My short story "The Truth" will appear in the June issue. If you want to read it, get your subscription now. (Or buy the June issue when it comes out.)

Tuesday, January 20, 2009

I've made the cut . . .

In the Writer's Digest Your Story contest.

If you're not familiar with it, each issue gives a writing prompt with which, those who dare, are invited to write a short story or 750 words or less. The editors then pick 5 finalists to be voted on by the readers. The winner's story is then published in the magazine.

I have never entered one of these before and I'm honored to say that my first try has been chosen out of over 700 entries. The voting ends on January 28th. Wish me luck.

Friday, January 16, 2009

Overselling . . .

Marketers always oversell to some extent. Some of it is forgivable. But when it goes so far that it's mis-represents the product, it can be a problem because of the take-away disappointment felt by the customer.

As such, back cover copy on novels usually oversell to some degree. But when it promises lemonade and you get motor oil, well, that can be a problem.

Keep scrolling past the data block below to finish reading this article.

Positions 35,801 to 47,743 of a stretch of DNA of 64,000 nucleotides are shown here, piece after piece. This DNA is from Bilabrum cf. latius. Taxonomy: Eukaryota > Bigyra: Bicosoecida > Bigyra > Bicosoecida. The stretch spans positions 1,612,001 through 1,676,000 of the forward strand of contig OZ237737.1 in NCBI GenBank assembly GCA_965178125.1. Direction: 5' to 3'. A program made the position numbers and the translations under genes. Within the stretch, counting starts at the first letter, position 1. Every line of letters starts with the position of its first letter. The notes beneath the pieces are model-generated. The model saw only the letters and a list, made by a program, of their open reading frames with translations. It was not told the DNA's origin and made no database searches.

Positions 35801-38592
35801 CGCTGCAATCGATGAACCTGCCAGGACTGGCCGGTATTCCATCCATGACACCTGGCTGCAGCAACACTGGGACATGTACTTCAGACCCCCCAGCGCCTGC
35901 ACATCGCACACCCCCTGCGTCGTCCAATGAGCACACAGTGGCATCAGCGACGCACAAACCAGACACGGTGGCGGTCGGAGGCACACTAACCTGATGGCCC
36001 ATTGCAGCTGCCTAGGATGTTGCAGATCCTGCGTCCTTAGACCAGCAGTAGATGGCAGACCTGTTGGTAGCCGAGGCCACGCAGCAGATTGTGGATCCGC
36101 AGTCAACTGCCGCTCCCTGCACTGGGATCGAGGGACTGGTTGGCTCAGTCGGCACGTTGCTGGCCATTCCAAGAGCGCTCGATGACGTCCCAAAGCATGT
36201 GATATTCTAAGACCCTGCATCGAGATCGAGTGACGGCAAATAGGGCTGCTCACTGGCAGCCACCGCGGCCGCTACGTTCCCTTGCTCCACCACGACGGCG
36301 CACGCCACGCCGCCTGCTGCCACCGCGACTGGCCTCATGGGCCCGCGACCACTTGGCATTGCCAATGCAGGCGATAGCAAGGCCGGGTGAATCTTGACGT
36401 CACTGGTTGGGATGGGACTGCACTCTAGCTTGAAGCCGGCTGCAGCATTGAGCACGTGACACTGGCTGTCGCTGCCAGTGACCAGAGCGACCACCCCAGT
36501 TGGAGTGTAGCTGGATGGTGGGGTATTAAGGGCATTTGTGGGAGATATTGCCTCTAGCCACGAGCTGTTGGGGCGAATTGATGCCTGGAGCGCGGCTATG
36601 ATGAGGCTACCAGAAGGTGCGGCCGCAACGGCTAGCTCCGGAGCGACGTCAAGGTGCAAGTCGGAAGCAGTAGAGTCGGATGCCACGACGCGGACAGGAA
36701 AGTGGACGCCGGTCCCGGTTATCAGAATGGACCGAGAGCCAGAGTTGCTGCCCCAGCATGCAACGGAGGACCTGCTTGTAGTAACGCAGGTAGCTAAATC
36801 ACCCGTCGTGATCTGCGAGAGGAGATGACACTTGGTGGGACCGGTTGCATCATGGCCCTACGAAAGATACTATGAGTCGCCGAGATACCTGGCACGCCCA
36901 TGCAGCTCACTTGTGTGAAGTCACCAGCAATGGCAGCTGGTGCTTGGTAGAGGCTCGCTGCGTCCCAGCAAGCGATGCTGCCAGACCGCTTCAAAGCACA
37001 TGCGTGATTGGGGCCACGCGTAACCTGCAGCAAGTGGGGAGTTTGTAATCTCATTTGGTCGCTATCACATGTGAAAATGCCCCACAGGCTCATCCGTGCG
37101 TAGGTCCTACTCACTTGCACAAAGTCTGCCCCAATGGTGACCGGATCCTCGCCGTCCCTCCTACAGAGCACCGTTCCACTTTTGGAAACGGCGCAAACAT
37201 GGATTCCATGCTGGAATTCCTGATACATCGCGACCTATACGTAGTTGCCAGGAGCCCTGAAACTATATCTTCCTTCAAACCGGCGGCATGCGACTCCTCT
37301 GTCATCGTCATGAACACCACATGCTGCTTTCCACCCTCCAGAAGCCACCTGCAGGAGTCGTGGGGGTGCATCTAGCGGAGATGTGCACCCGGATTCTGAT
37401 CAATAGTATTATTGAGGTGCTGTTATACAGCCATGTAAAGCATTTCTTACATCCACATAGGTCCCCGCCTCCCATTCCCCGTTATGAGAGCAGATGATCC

I recently read a novel, which wasn't bad, by the way, that did this. The back cover promised something that was not in the novel. This left me sort of not liking the novel, which actually wasn't bad - it was just mis-represented. I felt a little cheated.

Friday, January 2, 2009

Book Review - Forsaken

Taylor Pasbury, a beautiful former Secret Service agent, has started her own security business. Her first client is Simon Mason, the world’s best know televangelist. Mason has been receiving threats from Muslim extremists and must face the most difficult decision of his life, choose between his love for God and the love of his daughter.

If you look to the left, you'll find in my list of "favorite Christian novels so far", Something That Lasts by James David Jordan. Forsaken is a solid follow up leaning more toward a commercial style than STL.

Though the heroine, Taylor Pasbury, is a familiar type-character - (the beautiful but can handle herself against any would-be rapist type) - Jordan does a really good job of fleshing out the character, giving the why's and how come's to support his choices.

Much like STL, Jordan explores Christian principles and faith issues with layered depth, avoiding the mistake of letting his characters give the easy, pat answers or responses. Life is usually more complicated than fiction. And, there are always consequences.

Forsaken is a well-written and well-paced novel I believe most would enjoy. I also highly-recommend Something That Lasts. To see my review, click here: Something That Lasts - Book Review.